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Poulsbo officials hope small changes decrease budget deficit
POULSBO — After cutting staff by 10 percent the City of Poulsbo still faces a shortfall of more than $228,000 in 2011, according to a preliminary proposed budget released Wednesday.
City leaders must now reexamine various service contracts and department budgets in search of savings.
"Those are pretty much going to be a drop in the bucket, but anything helps," said city Finance Director Debbie Booher.
Poulsbo Mayor Becky Erickson hopes no more than $150,000 in revenue stabilization will be used to shore up the budget, leaving reserves at about $1 million, she said. Last year $400,000 was taken from reserves to balance the budget.
"I really am certain this will be the last year we have to do it," she said.
Options to decrease the deficit include a tax on cars within city limits, an idea the city's Finance Committee previously shelved, or a 10-day per year staff furlough.
Finance committee members suggested a final $40,000 debt payment for the Marine Science Center be at least partially absorbed by the Marine Science Center Foundation.
The city maintains its status as a Tree City USA with a forestry program budgeted at $2 per city resident. Councilwoman Connie Lord said forfeiting the city's Tree City status could be a savings option.
"That's another thing we need to weigh for the general well-being of the community," she said.
Department heads will be asked to review costs that could be postponed one year, such as attendance at conferences.
Councilman Jeff Bauman said he was surprised how few discretionary items remain.
"I guess I was just expecting an easier go of it," Bauman said.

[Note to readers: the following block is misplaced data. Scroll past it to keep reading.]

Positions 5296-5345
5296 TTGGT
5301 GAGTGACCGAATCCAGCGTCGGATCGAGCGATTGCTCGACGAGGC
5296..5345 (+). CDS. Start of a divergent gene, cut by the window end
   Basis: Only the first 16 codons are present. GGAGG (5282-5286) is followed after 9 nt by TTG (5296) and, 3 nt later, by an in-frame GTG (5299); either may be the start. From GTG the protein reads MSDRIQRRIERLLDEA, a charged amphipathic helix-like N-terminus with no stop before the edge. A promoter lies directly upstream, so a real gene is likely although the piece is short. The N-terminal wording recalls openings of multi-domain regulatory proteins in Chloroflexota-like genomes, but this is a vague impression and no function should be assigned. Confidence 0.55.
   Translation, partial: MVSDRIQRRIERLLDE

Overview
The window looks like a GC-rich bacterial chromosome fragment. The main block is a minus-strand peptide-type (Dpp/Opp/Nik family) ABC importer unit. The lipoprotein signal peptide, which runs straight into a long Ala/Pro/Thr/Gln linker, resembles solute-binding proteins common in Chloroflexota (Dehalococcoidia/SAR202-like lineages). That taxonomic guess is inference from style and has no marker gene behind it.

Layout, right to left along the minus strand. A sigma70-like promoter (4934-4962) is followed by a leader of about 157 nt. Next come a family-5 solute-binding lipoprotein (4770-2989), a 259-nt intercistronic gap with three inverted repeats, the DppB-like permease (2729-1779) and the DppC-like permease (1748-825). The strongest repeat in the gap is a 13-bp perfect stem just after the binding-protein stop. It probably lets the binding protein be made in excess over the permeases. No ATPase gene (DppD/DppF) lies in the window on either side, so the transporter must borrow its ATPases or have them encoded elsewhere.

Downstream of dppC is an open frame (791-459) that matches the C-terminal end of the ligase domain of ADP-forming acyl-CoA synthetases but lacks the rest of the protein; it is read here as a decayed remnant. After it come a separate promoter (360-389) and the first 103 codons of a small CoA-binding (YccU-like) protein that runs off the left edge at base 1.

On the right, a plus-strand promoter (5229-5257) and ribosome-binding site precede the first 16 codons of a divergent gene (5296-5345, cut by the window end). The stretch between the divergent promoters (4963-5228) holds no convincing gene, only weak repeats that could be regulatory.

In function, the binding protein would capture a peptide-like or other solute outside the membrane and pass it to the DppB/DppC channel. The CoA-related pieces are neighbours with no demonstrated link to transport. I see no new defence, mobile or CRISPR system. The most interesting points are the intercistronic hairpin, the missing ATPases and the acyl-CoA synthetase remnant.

Operating revenues for 2011 are projected at 2.5 percent below 2010 levels. Decreased revenues include a 21 percent reduction in fines and forfeitures, which mainly come from traffic infractions.
Councilman Dale Rudolph said that reduction should be examined.
"Are people behaving better than they used to or are we enforcing less than we used to?" he asked. "If we're not having crime, than what are our police doing? It's a question that has to be asked."
A $1.3 million shortfall was predicted earlier this year, but was reduced through staffing cuts, an increase to utility tax revenue and adjustments to various fund transfers.
Thirteen employees opted for a Voluntary Separation Program, which gave them increased severance to willingly leave their jobs. Nine of those employees were accepted into the program. The initial payout will cost the city $233,650, but will save the city more than $752,000 in 2011. Of those savings, $562,000 will directly benefit the city's $9 million general fund.
The city saved $89,500 by increasing the amount of water, sewer and stormwater tax revenues that funnel to the general fund by 2 percent. Fund transfers adjustments saved the city roughly $436,000.
Unresolved contract negotiations with the Poulsbo Police Officers Association have left one budget element unknown. Negotiations could go to arbitration in January if not resolved, a process which could last until next summer, Human Resources Manager Deanna Kingery said.
With no clear decision, the city will have to allocate some of its reserves based on assumption it will need to make payments after the contract is signed, Booher said.
The preliminary budget will be released Oct. 31. Public hearings are scheduled for Nov. 3, 10 and 17. A final budget approval is expected in December. For more information, visit cityofpoulsbo.com.